What Fuels Body Dsymorphia

by Dakota Thomas 19 days ago in disorder

What makes someone look in the mirror differently

What Fuels Body Dsymorphia

In third grade, much like my mother, or other women in my family, I grew a butt. At eight years old I had curves and had to jump into my pants while skirts were out of the question. One of my more vivid memories from my awfully white elementary school was being in a line, and being picked out by a girl with the "normal," kid body type. According to this girl my butt was too big, and I needed to do more squats. Without any knowledge of the effect that squats have on your glutes, I sat out doing squats for as long as my young body could manage. The wooden floors in my room creaked as I went up and down, not seeing any change in my curves that kept on increasing. This memory that is sempiternal in my brain wasn't the start of a successful fitness journey, but the beginning of my mild battle with Body Dysmorphia.

Body Dysmorphia; a mental disorder in which you don't stop thinking about one or more flaws in your appearance. Symptoms of this disorder are frequently looking in the mirror, comparing one's self to others, and avoiding socializing. While body dysmorphia may be not be as prevalent as other mental disorders, it still is consuming, and while my experience with the disorder was mild I still want to shed a light on it. Body Dysmorphia may be an extreme bold label that emphasizes being insecure, so it may be hard to see behind someone's plastered smile and know their feelings. Without knowing what a person is going through, we may say things and not even know we're contributing to a person's mental health. When I was going through my mild period of hating my body, there were many things that fueled my hatred. These things were statements from other people, and regular things that are pretty minimal, but in the end could be avoided.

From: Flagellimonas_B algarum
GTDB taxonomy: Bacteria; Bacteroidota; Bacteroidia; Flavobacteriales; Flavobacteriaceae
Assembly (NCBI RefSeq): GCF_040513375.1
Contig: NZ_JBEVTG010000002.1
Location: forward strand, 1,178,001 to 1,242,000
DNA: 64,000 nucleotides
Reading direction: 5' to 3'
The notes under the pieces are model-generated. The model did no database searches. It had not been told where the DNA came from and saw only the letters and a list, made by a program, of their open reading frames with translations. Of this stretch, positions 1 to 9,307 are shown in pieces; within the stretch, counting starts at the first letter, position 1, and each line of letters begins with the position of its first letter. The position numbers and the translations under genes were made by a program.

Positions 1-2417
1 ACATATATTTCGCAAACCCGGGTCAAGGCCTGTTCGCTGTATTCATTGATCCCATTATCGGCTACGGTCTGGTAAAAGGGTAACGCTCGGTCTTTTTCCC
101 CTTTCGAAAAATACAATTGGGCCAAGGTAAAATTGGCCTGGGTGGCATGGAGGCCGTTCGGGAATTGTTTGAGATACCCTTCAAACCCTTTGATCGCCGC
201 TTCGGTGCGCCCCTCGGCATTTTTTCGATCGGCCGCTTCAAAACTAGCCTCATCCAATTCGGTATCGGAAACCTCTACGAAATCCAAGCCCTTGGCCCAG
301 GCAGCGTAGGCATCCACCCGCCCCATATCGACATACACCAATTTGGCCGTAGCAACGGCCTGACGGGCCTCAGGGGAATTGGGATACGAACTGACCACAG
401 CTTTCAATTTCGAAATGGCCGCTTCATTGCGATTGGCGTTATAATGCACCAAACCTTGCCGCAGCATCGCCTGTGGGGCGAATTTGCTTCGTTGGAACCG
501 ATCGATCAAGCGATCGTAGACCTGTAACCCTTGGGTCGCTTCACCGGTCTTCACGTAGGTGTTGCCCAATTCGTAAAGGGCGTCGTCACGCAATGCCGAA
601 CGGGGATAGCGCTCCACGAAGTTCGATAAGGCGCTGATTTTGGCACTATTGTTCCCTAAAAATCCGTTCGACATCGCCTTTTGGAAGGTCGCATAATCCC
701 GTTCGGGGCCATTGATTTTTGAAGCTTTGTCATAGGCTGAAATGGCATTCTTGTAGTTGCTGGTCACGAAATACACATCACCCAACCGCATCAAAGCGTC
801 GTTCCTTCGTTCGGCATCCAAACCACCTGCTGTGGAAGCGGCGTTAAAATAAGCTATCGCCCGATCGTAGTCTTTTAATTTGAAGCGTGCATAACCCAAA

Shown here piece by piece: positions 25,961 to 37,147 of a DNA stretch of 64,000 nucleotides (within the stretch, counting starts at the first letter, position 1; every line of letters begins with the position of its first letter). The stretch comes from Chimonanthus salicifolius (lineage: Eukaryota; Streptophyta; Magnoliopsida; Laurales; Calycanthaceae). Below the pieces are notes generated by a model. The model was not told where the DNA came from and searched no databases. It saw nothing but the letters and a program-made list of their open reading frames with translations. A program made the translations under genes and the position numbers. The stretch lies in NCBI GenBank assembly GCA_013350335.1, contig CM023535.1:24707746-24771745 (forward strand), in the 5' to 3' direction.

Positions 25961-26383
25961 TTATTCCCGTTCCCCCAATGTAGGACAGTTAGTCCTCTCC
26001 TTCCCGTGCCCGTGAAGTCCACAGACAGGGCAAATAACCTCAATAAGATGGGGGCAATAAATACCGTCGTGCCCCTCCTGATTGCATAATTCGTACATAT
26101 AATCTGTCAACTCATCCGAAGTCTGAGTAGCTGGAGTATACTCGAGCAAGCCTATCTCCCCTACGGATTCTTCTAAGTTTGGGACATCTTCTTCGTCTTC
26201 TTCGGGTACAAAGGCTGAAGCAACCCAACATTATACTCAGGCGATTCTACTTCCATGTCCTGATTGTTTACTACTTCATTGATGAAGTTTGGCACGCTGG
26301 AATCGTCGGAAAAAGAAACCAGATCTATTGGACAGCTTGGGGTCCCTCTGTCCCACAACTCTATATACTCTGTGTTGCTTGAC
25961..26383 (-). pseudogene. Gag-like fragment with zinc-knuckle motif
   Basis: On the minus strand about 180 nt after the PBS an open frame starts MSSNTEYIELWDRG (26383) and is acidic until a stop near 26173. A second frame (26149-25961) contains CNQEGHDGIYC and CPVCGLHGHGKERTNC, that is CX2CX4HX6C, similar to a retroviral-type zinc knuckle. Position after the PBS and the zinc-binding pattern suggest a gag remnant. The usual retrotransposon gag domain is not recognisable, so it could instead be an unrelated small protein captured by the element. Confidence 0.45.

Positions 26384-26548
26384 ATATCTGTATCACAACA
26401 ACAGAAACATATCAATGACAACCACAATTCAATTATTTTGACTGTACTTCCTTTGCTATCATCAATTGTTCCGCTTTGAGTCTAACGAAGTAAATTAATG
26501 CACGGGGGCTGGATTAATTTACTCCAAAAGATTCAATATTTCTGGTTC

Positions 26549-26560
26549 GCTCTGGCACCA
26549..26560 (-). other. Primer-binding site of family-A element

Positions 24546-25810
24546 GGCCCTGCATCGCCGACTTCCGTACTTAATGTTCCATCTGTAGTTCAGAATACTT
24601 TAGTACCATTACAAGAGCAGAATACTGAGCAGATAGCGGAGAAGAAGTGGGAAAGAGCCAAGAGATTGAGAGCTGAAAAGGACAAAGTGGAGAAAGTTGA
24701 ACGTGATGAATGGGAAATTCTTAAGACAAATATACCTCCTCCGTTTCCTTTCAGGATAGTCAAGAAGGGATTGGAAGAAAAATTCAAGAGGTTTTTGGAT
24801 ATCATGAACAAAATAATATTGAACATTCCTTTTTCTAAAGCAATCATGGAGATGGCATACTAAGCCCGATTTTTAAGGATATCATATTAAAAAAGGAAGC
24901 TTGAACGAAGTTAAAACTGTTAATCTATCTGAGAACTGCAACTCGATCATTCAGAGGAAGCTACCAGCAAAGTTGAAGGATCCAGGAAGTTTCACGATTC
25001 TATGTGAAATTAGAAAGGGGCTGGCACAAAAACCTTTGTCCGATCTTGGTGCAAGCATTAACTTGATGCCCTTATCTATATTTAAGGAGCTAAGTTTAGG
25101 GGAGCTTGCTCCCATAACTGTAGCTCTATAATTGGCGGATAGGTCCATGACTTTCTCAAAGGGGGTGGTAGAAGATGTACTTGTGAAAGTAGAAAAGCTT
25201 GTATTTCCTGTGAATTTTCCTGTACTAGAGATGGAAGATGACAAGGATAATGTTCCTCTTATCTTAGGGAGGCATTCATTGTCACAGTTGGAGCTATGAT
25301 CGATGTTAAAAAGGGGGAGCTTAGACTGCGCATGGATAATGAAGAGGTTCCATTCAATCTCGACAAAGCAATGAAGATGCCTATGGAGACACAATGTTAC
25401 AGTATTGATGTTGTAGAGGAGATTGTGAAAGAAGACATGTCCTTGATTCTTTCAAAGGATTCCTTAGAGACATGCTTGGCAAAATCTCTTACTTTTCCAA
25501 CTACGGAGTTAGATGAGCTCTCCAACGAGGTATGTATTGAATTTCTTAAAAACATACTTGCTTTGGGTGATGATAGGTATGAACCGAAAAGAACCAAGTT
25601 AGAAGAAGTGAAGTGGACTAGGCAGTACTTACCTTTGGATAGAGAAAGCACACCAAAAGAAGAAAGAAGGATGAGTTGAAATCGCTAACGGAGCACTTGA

So what statements can make someone look at themselves differently? Well let's start with the obvious insults about one's appearance that are for real or just jokes. Even with a fake smile on their face, those jokes could hurt. Even the jokes that are meant to be helpful, like the casual oh I love you are you gaining weight. Luckily for me I didn't get these types of remarks, and what made me more insecure was others' self deprecation. The self deprecation us girls are used to doing. Aww I'm so ugly/ No you're not Sally. Hearing these things from girls I wanted to look like made me feel worse, and I ended up taking those same comments and applying them to myself. Repeating the comments to myself while also looking up ways to lose weight.

The most prominent things that I noticed kept myself from loving myself were the things on social media. The youtube videos of girls and their workout routines, and what I eat in a days all made me feel a little heavier after. Till this day I can't watch these videos without feeling bad about my diet or workout routines. In general, seeing others being healthy, skinny, and happy made me feel terrible, and fueled what a therapist would call body dysmorphia.

In the end through social media or in person we should all be conscious about what we say to people. Everyone has more fragile layers to them, some more visible than others, and some thing we want to say should remain just simple thoughts. Nobody is really ok, no matter how thin their thighs are, or how big their smile is.

disorder
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Dakota Thomas

Hi I’m Dakota I love music especially hip hop and R&B. One of my favorite things to do is annotate on genius 

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